To Matt and the others struggling to get the students to watch the videos at home, consider this:
Deubel acknowledged that flipping a classroom requires a great deal of planning and time to be implemented correctly (2013). The students need to take initiative to watch the videos at home, according to the model many of you are implementing. Consider an alternate structure to a flipped classroom. Deubel suggested that the lessons may span the course of two days: the first day the students view and interact with the videos or Vodcasts in class, then second day the engage with their peers and teacher in a meaningful activity to practice or apply the skill learned. I think this is an excellent alternative to working around the issue of not every child having computer and/or internet access at home.
By allowing the students to view the videos at school, the learning is still different from the standard teacher lecture because students have control over the pacing of the videos during the “learning” phase of the cycle. Students can pause, rewind, and replay parts of the lesson that they need more time understanding or move ahead at their own pace. Students can then pose questions about the material to their peers using a class blog. Deubel suggested that students then complete a more traditional homework assignment if needed or prepare for an upcoming assessment which can be completed and posted to the internet or completed in a format of the teachers choice.
While the idea of fully diving in head first and completely flipping my classroom is tempting, I’m considering this modified version Deubel offered. It will allow me to differentiate the learning for the students in my classroom as well as skirt around the issue of computer and internet access that limits the full implementation.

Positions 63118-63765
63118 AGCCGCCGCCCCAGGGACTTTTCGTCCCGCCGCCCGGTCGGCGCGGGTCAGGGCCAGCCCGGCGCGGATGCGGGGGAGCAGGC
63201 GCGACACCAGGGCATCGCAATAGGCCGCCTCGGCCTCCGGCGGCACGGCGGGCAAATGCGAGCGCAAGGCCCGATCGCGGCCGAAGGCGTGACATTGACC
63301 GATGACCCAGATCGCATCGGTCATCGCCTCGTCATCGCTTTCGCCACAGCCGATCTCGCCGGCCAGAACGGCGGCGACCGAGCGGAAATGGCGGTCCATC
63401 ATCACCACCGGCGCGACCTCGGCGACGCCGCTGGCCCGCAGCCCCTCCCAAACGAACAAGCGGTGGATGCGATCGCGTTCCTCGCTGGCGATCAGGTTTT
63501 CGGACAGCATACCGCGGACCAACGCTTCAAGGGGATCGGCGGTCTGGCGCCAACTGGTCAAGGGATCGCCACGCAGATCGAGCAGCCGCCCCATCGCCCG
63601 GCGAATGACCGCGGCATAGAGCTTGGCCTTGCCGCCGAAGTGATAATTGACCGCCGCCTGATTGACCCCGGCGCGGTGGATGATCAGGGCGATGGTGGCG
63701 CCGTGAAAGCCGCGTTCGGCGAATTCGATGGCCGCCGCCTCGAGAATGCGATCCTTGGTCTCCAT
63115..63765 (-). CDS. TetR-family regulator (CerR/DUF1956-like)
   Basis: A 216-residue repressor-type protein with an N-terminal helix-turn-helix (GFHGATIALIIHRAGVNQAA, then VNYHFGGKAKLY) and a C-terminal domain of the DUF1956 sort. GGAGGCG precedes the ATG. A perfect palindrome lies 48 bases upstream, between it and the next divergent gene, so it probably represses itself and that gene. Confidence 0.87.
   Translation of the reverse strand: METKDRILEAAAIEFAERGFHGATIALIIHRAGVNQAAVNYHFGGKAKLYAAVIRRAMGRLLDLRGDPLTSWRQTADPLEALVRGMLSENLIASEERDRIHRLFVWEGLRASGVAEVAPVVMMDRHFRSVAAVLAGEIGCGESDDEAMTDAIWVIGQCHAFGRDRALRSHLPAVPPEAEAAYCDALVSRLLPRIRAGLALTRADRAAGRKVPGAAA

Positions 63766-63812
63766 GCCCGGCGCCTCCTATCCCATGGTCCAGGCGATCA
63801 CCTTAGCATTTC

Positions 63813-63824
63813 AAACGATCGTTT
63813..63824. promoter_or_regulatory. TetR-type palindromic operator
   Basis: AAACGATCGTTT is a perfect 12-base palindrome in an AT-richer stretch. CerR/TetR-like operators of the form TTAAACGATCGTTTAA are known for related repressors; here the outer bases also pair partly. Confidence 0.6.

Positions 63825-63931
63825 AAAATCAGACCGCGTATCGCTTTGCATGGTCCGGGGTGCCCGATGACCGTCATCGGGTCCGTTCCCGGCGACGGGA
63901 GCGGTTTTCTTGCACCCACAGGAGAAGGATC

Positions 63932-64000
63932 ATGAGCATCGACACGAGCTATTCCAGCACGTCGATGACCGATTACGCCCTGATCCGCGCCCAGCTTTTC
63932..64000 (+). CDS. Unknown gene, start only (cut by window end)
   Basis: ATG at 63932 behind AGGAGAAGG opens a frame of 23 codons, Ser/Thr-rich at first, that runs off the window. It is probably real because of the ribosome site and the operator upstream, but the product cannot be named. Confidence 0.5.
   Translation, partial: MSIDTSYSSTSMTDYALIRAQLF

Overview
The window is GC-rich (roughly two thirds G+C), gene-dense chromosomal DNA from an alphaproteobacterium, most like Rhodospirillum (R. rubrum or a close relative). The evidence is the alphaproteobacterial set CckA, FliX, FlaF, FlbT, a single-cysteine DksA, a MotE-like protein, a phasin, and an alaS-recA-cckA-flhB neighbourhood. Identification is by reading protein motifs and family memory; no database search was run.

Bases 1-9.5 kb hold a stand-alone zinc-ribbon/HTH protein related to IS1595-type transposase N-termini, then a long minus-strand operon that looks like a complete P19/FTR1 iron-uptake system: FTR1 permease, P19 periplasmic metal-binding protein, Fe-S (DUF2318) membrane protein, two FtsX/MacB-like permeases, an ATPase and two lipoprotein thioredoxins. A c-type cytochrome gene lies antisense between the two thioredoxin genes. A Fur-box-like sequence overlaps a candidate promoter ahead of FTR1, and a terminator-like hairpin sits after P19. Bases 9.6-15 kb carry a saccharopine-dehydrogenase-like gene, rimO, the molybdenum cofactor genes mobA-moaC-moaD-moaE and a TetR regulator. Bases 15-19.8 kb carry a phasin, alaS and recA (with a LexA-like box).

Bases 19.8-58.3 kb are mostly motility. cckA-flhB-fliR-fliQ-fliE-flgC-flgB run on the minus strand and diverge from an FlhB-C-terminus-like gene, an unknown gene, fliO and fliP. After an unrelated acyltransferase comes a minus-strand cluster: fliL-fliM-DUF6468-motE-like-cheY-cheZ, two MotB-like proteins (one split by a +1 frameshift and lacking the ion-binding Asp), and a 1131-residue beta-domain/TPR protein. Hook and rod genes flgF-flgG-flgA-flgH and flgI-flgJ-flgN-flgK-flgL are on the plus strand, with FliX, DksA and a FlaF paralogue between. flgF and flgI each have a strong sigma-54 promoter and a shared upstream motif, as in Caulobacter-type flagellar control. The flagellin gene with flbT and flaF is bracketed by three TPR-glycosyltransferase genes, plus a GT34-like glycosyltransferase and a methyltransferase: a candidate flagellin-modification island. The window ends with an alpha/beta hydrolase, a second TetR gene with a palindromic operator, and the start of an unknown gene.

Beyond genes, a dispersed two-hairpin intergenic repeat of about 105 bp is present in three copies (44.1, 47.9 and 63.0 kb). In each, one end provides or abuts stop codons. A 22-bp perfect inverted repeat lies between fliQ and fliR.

I’m curious as to other ways teachers have done a modified version of a flipped classroom. Please respond with your alternate ideas.
Deubel, P. (2013). Is is really hip to flip? THE Journal, Retrieved from http://thejournal.com/Articles/2013/01/16/Is-It-Really-Hip-to-Flip....
A lot of good previous discussion and observations driven by this post. Sounds like you have made significant progress.
I think watching videos at home as a homework assignment is not at all an important part of the flipped method. In my view the essence of flipping is using class time for learning and practice (without having to endure a lecture), and students using time outside of class to prepare to be as productive as possible when they come to class.
In my 7th grade grade math class the initial homework is to take notes on a topic clearly identified in the textbook—Section 3.3, for example. They may choose to get their notes from the book, a video, Uncle Henry, or whatever. A small portion of their grade is for the notes that it takes about 5 minutes per class to check with a quick walk around. Did it? 2 points. Got a partial? 1 point. Nothing to show? 0 points. They can make up the points by showing me the notes later if they want to.
Then we get to work solving problems from section 3.3, and if a student needs more explanation and they can show me their notes (indicating they have tried on their own) then they get it on a more personal basis while everyone else tries their hand at analyzing and solving problems.
Most kids do the notes and almost none of them watch the videos. Videos are an over-stressed aspect of the flipped method and are not needed for the flipped approach to work.
Fan-FLIPPIN-tastic article. Not sure where to post this, but it doesn't seem to have been shared yet, and sorta belongs in this discussion.
tl;dr - when kids are expected to change from traditional classrooms to flipped, their resistance to change models the stages of grief. As flipped instructors, we must appreciate those stages and remember that confidence and repetition are key experiences that kids need every day.
Adobe Learning Series – Education brings to you
Ten questions you should ask before you flip your classroom – Sept 19
Jonathan Bergmann (Advisory board TED Education)
Learn from the pioneer of Flipped Learning on how to adapt flipped classrooms – a form of blended learning where students learn at home and practice in class. What are the key questions one should ask before they embark on the journey of flipping their class?
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I would like to know how school districts insure all students are able to be successful in a Flipped Classroom setting. any thoughts?